iPad HD, iPad 3. Those were a couple names the tech world speculated about before today’s announcement. All of them were wrong as we quickly realized when Tim Cook unveiled “the new iPad” earlier today.
But why is the new iPad simply called iPad? Couldn’t they call it the iPad 3 as good common sense suggested?
According to the WSJ, when asked about why such as simple name, Apple’s senior vice president of worldwide marketing Phil Schiller answered “because we don’t want to be predictable.”
Fair enough, but something tells me there is more to it than just not wanting to be predictable.
Have you ever noticed how Apple names its new iMacs, MacBook Airs or iPod touch every year?
2009’s iMac was called “iMac” and 2011’s iMac is still called “iMac”. Likewise, the MacBook Air has been called “MacBook Air” ever since it was launched a few years ago. Same with the iPod touch. A few refreshes and notable upgrades haven’t changed anything to the simplistic naming convention.
So why did Apple drop the suffix for the iPad?
For a long time, Apple has made it clear that it doesn’t care about specifications. RAM, GB, GHz, and other MHz don’t mean much to Apple, and the company always tries to subliminally convey the idea that it shouldn’t matter to you either. After all, all you want from your computer is that it just works.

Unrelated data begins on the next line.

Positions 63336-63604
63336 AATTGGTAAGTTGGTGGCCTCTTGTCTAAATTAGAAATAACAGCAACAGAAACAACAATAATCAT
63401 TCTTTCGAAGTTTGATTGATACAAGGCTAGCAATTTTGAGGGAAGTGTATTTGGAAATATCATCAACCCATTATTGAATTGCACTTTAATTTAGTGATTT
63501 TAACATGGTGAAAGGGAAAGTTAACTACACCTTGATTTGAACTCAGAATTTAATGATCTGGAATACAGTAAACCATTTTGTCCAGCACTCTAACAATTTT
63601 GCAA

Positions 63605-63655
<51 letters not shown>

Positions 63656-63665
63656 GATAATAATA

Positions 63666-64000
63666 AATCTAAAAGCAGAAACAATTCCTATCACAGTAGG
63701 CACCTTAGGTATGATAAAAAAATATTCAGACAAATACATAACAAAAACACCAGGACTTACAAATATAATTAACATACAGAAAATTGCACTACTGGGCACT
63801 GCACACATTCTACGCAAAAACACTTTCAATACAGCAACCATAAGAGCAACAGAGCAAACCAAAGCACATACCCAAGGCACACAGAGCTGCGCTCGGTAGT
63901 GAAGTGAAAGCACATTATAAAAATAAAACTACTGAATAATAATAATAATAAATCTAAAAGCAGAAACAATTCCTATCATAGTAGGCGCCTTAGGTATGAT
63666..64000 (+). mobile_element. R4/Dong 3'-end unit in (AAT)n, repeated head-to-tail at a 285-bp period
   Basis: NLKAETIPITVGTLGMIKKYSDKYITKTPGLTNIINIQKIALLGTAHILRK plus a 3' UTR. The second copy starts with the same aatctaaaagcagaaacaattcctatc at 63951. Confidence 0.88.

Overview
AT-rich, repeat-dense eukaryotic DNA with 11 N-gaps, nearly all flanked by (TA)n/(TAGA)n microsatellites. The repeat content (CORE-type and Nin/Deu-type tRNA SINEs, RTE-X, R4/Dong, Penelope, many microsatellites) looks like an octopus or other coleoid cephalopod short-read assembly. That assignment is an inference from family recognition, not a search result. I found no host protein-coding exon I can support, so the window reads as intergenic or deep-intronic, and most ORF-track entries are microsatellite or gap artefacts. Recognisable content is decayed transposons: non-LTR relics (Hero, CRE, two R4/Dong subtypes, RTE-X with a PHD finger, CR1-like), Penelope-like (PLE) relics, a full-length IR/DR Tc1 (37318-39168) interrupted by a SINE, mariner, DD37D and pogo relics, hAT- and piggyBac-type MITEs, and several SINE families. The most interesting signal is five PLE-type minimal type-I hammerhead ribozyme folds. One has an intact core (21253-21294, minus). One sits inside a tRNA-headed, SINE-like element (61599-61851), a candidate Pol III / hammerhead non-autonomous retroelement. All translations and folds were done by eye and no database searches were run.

Now it seems that Apple doesn’t want you to care about what generation of device you have too. You don’t have an iPad 3, you have an iPad. You won’t have an iPhone 5, you will have an iPhone. We’re at a point where the appellation should not mean anything anymore. Apple wants to save you the headache of figuring out if your iPad is newer than your neighbor’s. It wants to keep it simple for you because you shouldn’t have to worry about that. Remember, your iPad just works.
Dropping the suffix is also a way to create a branding consistency and homogeneity among Apple’s product line. I believe this consistency and homogeneity is also the reason why we’ve seen an iOSification – or whatever you want to call it – of OSX lately.
Back to the basics with simple and non-confusing names. Hate it or love it, it might be here to stay.